January 6-10, 2021: Each morning the moon moves through the starfield, displays its waning phases to approach Morning Star Venus.
by Jeffrey L. Hunt
During the mornings of January 6-10, the moon appears farther eastward as it moves toward Venus that is low in the southeast.
Venus is slowly sliding into the sun’s glare. Look for it very low in the southeast before sunrise.
Read about Venus during January.
The moon appears farther eastward each morning as it approaches Venus for a picturesque pose on the morning of January 11.
Here’s what to look for each morning:
- January 6: The moon displays its Last Quarter phase at 3:37 a.m. CST. Forty-five minutes before sunrise, the moon is about halfway up in the south-southwest, 8.4° to the upper right of the star Spica
- January 7: The moon, 37% illuminated, is 38.0° up in the south, 9.8° to the upper left of Spica. During brighter twilight, Venus is about 6° up in the southeast.
- January 8: The moon, 26% illuminated and over one-third of the way up in the south-southeast, is 2.3° to the upper left of the star Zubenelgenubi.
- January 9: The crescent moon is over 20° in altitude above the southeast horizon. It is 2.2° to the upper right of the star Graffias.
- January 10: The crescent moon the moon is 7.0° to the left of the star Antares. Find Venus over 5° in altitude in the southeast.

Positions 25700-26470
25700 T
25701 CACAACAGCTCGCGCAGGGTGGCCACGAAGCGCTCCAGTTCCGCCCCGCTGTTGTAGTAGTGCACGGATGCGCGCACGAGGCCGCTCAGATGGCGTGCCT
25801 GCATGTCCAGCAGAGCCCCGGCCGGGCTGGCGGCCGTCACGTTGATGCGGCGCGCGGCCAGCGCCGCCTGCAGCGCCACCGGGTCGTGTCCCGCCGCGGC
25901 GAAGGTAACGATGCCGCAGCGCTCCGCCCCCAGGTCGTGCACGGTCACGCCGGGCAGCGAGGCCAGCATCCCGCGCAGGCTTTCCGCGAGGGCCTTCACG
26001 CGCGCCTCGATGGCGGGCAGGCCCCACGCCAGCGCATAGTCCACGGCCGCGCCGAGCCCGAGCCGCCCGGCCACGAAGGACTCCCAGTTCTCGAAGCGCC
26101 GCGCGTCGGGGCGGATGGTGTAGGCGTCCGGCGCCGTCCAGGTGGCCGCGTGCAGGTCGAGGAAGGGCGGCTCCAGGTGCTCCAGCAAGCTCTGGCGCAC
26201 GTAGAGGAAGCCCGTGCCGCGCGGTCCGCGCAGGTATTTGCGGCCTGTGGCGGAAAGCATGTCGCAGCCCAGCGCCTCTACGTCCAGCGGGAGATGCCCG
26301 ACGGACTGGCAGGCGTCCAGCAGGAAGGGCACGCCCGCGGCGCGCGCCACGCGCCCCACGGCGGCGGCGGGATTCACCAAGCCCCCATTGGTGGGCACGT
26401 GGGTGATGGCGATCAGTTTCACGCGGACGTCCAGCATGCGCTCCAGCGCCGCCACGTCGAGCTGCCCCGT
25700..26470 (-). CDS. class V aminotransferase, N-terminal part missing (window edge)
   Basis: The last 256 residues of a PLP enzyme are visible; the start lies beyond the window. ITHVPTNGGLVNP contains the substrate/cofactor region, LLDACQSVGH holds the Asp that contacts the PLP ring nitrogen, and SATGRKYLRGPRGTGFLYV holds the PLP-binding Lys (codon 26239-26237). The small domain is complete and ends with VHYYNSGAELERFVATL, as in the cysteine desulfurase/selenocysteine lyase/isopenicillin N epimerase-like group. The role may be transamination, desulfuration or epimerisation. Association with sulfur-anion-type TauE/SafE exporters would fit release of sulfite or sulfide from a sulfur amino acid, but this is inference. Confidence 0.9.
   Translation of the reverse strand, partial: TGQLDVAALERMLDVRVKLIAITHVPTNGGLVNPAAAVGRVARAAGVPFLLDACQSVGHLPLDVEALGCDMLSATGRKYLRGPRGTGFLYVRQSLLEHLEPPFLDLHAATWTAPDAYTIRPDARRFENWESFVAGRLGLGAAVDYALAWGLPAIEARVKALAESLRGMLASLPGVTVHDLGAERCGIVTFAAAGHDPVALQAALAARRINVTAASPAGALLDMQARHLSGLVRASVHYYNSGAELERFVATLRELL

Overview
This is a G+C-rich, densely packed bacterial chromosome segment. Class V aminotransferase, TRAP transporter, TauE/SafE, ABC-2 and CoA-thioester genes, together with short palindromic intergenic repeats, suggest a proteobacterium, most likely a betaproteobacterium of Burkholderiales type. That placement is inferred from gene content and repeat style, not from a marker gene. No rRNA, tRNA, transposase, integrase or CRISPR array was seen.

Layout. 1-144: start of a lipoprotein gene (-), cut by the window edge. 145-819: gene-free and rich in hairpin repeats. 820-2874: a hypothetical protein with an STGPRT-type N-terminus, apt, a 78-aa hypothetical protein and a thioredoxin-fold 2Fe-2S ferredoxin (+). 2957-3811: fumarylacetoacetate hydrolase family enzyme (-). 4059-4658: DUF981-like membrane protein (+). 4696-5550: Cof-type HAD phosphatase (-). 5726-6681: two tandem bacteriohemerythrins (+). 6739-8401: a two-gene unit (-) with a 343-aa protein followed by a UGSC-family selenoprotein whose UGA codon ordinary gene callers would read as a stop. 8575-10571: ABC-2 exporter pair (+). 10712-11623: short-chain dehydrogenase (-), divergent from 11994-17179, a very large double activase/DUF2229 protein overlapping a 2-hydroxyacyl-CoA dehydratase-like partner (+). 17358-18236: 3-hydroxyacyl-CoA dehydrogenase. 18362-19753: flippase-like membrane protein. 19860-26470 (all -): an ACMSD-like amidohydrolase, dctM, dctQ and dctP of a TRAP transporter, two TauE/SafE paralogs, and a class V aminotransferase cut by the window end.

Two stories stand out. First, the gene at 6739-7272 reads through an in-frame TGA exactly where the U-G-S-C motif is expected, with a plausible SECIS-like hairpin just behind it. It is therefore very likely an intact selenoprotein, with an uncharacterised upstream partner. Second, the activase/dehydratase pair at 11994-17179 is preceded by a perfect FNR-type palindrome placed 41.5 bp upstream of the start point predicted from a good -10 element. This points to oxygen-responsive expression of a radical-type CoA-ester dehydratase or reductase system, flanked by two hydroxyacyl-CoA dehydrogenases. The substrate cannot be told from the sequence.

Read more about the planets during January.
August 3, 2021: Four planets appear in the evening sky. Brilliant Evening Star Venus and dim Mars are in the west after sunset. A little later during the evening, Saturn and Jupiter are easily visible in the southeast.
August 2, 2021: Saturn is at opposition with the sun. Earth is between the sun and the planet.
August 1 – 6, 2021: The morning moon wanes toward its New moon phase in the eastern sky. It passes the bright stars that are prominent in the evening sky during the winter season in the northern hemisphere. The stars have been making their first appearances in the morning sky during summer. At this hour, Procyon and bright Sirius are the last stellar duo to appear.
August 6, 2021: In the northern hemisphere, summer’s midpoint occurs today at 6:27 p.m. CDT.
July 31, 2021: The slightly gibbous moon, nearing its Last Quarter phase, is in the southeast as morning twilight begins. It is near the planet Uranus, easily within reach of a binocular. Mira, a variable star, reaches its brightest next month.